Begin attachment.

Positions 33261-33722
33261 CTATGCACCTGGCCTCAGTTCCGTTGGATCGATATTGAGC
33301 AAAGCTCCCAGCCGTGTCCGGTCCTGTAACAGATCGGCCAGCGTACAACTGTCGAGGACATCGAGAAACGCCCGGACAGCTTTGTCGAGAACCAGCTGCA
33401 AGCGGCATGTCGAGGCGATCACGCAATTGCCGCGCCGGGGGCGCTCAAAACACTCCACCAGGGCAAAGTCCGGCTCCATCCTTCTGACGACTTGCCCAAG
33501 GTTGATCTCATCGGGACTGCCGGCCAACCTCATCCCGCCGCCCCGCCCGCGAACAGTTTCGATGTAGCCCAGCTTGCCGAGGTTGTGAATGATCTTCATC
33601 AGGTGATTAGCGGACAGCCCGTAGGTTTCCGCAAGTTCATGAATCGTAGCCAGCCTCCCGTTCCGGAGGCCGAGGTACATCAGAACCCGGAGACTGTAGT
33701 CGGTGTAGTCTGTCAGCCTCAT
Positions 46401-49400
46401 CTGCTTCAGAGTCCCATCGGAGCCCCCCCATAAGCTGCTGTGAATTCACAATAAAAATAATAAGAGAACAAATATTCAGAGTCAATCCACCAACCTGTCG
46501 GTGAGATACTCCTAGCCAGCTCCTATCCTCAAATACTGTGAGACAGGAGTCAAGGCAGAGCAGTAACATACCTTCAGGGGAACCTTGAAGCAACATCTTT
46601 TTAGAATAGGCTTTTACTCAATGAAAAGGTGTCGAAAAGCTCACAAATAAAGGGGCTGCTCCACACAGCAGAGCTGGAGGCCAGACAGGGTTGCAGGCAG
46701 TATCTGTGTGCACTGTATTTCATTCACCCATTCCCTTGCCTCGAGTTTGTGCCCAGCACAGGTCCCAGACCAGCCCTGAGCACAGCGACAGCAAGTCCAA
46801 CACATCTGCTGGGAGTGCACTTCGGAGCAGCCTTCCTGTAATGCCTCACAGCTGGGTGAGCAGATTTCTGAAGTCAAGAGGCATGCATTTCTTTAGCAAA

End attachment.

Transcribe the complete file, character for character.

Positions 33261-33722
33261 CTATGCACCTGGCCTCAGTTCCGTTGGATCGATATTGAGC
33301 AAAGCTCCCAGCCGTGTCCGGTCCTGTAACAGATCGGCCAGCGTACAACTGTCGAGGACATCGAGAAACGCCCGGACAGCTTTGTCGAGAACCAGCTGCA
33401 AGCGGCATGTCGAGGCGATCACGCAATTGCCGCGCCGGGGGCGCTCAAAACACTCCACCAGGGCAAAGTCCGGCTCCATCCTTCTGACGACTTGCCCAAG
33501 GTTGATCTCATCGGGACTGCCGGCCAACCTCATCCCGCCGCCCCGCCCGCGAACAGTTTCGATGTAGCCCAGCTTGCCGAGGTTGTGAATGATCTTCATC
33601 AGGTGATTAGCGGACAGCCCGTAGGTTTCCGCAAGTTCATGAATCGTAGCCAGCCTCCCGTTCCGGAGGCCGAGGTACATCAGAACCCGGAGACTGTAGT
33701 CGGTGTAGTCTGTCAGCCTCAT
Positions 46401-49400
46401 CTGCTTCAGAGTCCCATCGGAGCCCCCCCATAAGCTGCTGTGAATTCACAATAAAAATAATAAGAGAACAAATATTCAGAGTCAATCCACCAACCTGTCG
46501 GTGAGATACTCCTAGCCAGCTCCTATCCTCAAATACTGTGAGACAGGAGTCAAGGCAGAGCAGTAACATACCTTCAGGGGAACCTTGAAGCAACATCTTT
46601 TTAGAATAGGCTTTTACTCAATGAAAAGGTGTCGAAAAGCTCACAAATAAAGGGGCTGCTCCACACAGCAGAGCTGGAGGCCAGACAGGGTTGCAGGCAG
46701 TATCTGTGTGCACTGTATTTCATTCACCCATTCCCTTGCCTCGAGTTTGTGCCCAGCACAGGTCCCAGACCAGCCCTGAGCACAGCGACAGCAAGTCCAA
46801 CACATCTGCTGGGAGTGCACTTCGGAGCAGCCTTCCTGTAATGCCTCACAGCTGGGTGAGCAGATTTCTGAAGTCAAGAGGCATGCATTTCTTTAGCAAA